Promotions and Transfers Each semester, the Office of Institutional Research and Planning reports to the University on the status of faculty employment using files from the human resources computer system. The Fall 2009 Faculty Positions Report indicated that there were 271 faculty on tenure track including 126 women (46.5%) and 89 minority group members (32.8%). During 2009-10, a total of 45 faculty were reviewed for tenure (see Section 4.9 of the Academic Personnel Policy, Doc. T76-081 for a discussion of eligibility requirements). Tenure decision outcomes were as follows:
Tenure Decisions 2009-10 TOTALFEMALEMINORITY Positive 41 22 8
Negative 4 1 1
TOTAL 45 23 9 Of the 41 faculty awarded tenure, 22 (53.7%) were women and 8 (19.5%) were racial/ethnic minority group members. Nineteen male faculty were awarded tenure, including 15 White males, and four Asian males. Of the 22 women awarded tenure, four were minority group members, including one Black, one Hispanic, and two Asians. Four faculty members were denied tenure in 2009-10; this included one woman and one minority group member.
As of Fall 2009, there were 484 full professors at UMass Amherst. Of these, 126 were women (26.0%) and 55 (11.4%) were members of a minority group. Criteria for determining eligibility for promotion to the next faculty rank are contained in Section 4.6 of the Academic Personnel Policy, Doc. T76-081. During academic year 2009-10, 21 faculty members were promoted to the rank of full professor, including 6 women (28.6%), and 3 minority group members (14.3%). Thirty-five faculty members were promoted from the rank of assistant professor to associate professor, including 20 women (57.1%) and eight minority group members (22.9%).
For EAM and professional staff, a promotion is defined as a bona fide change in duties and responsibilities which constitutes an advancement to a job with greater duties and responsibilities. For positions which fall under the Salary Administration Program, an increase in position level is requisite to a promotion. A transfer occurs when there is a change in primary department affiliation without a change in job title, or when there is a move from one job to another with equivalent duties and responsibilities. For classified staff, a promotion is defined as an appointment to a position of a higher job grade or to a professional position. A transfer is defined as a change in job title without a change in job grade or a change in primary departmental affiliation without a change in job title.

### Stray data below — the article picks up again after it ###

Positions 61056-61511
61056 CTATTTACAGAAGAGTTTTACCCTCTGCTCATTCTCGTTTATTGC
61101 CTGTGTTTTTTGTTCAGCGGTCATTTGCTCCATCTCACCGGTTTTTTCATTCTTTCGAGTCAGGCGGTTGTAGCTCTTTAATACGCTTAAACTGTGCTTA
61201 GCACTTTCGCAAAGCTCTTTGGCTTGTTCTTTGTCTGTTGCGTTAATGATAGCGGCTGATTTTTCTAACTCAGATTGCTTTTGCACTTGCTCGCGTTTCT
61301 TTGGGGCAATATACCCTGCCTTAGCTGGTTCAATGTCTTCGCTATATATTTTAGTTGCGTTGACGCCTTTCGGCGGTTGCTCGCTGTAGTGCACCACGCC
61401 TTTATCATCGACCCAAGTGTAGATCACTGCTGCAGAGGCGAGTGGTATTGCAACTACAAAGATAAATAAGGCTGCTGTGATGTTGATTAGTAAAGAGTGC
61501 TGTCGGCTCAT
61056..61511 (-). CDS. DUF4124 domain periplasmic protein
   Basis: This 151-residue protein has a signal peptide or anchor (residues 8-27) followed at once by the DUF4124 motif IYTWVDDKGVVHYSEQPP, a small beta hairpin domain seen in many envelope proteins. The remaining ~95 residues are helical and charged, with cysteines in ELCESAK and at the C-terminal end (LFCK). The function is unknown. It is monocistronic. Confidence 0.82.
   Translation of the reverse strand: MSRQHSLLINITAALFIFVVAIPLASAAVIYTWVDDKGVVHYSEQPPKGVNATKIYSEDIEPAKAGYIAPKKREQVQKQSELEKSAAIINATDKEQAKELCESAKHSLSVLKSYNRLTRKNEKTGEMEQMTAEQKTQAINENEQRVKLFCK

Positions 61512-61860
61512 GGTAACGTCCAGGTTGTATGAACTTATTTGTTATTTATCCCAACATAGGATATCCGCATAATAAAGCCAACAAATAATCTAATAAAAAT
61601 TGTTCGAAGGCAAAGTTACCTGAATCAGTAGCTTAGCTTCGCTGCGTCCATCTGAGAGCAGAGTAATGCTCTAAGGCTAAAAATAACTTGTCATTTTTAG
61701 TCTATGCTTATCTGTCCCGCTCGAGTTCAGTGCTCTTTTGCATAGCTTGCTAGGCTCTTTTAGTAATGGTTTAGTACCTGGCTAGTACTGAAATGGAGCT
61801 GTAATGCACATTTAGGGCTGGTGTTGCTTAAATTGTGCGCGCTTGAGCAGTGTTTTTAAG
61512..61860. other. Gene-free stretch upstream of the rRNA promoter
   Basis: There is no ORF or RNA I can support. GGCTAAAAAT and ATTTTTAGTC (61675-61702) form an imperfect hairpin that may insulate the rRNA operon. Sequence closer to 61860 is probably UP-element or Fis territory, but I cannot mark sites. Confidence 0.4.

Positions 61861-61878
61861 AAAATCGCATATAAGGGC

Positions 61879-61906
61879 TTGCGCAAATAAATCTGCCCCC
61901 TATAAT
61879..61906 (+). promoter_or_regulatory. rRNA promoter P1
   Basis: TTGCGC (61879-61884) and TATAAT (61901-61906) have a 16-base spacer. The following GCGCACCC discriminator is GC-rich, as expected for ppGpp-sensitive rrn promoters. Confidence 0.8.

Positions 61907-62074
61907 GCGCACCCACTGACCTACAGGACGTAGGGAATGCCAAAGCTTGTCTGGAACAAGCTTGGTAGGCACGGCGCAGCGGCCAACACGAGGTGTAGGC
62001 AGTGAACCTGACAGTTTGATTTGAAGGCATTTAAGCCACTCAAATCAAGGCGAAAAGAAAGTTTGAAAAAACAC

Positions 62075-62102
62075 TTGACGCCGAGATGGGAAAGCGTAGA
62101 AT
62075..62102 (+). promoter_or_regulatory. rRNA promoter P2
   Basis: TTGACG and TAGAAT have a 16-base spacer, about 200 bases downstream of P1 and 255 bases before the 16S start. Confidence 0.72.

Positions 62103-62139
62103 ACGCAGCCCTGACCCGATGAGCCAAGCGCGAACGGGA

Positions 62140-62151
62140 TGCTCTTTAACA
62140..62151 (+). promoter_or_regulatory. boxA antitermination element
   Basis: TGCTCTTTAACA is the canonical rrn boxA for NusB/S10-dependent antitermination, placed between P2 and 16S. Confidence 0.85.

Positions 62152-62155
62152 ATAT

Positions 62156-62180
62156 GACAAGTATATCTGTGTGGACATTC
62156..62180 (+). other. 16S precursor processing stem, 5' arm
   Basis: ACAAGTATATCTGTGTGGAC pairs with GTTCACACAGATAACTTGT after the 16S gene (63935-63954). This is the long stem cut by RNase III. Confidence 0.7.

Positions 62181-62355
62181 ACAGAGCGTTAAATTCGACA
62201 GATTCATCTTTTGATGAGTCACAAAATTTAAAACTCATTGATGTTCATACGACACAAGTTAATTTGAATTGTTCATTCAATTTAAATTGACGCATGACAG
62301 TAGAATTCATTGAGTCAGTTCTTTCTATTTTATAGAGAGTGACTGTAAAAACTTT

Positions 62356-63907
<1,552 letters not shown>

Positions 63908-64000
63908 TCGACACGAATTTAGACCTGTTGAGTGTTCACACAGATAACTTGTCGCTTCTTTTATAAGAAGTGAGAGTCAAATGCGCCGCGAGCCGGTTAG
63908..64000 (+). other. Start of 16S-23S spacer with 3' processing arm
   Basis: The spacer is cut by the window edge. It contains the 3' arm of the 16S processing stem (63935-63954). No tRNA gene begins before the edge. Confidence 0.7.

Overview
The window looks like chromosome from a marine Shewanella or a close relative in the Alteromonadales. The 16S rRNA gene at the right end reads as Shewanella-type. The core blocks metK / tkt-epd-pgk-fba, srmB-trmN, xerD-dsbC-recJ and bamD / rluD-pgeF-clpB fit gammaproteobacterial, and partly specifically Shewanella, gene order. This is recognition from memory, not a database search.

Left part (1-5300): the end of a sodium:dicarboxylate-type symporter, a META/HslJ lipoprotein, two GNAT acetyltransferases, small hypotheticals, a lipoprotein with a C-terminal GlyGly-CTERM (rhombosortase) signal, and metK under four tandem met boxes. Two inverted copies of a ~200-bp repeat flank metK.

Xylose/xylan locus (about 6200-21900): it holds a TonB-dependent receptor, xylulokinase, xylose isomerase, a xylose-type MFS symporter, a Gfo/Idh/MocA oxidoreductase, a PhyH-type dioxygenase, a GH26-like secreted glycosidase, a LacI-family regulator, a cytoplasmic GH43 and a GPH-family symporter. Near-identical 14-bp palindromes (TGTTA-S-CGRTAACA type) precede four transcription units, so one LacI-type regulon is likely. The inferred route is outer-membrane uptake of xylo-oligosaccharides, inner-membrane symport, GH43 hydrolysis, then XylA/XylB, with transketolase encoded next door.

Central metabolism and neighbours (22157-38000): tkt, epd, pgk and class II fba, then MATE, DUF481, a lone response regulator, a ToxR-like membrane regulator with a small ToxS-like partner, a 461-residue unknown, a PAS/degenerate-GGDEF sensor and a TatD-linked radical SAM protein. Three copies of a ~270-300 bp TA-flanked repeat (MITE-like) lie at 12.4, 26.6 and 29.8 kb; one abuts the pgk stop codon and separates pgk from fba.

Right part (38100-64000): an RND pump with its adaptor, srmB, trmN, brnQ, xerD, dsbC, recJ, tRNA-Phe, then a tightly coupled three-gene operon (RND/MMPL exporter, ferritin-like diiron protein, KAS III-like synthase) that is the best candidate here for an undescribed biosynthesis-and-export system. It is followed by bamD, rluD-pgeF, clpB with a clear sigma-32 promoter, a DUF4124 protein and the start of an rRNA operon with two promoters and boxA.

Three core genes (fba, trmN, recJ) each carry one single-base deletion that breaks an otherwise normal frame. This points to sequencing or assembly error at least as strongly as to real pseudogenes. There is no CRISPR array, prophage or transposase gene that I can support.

Promotions and Transfers in Non-Faculty Job Groups,
Selection of Protected Groups Members, and Adverse Impact
Summary statistics for promotions and transfers among non-faculty employees are contained in Table 16, Promotions and Transfers in Non-Faculty Job Groups, Selection of Protected Group Members, and Adverse Impact, 2009-2010 (p. 51). This information is obtained from the historical employee job information available on PeopleSoft and downloaded to CAAMS. The data contained in Table 16 represents a one year period (April 1, 2009 - March 31, 2010).
Evidence of adverse impact in promotions and transfers occurs when the representation of protected class members falls below 80% of the availability estimate. Job group availability estimates are based on the composition of the feeder job groups within the university. For women, there was evidence of adverse impact for promotions and transfers in 14 job groups. For 9 of these job groups, the number of promotions and transfers that women received differed from the expected number (based on availability in feeder job groups) by less than a one-person shortfall and therefore did not constitute adverse impact. In five job groups (EAM D; Technical; Computer, Engineering & Related Technicians; Food Preparation & Services, Non-Supervisory; and Cleaning/Building Services, Non-Supervisory) the number of promotions and transfers that women received differed from the expected number by more than a one-person shortfall. For minorities, there was evidence of adverse impact in promotion and transfer in 18 job groups. For 15 of these job groups, the number of promotions and transfers that minorities received differed from the expected number (based on availability in feeder job groups) by less than a one-person shortfall and therefore did not constitute adverse impact. In three job groups (Administrative Professional; Administrative Support; and Food Preparation & Services, Non-Supervisory) the difference was more than a one-person shortfall.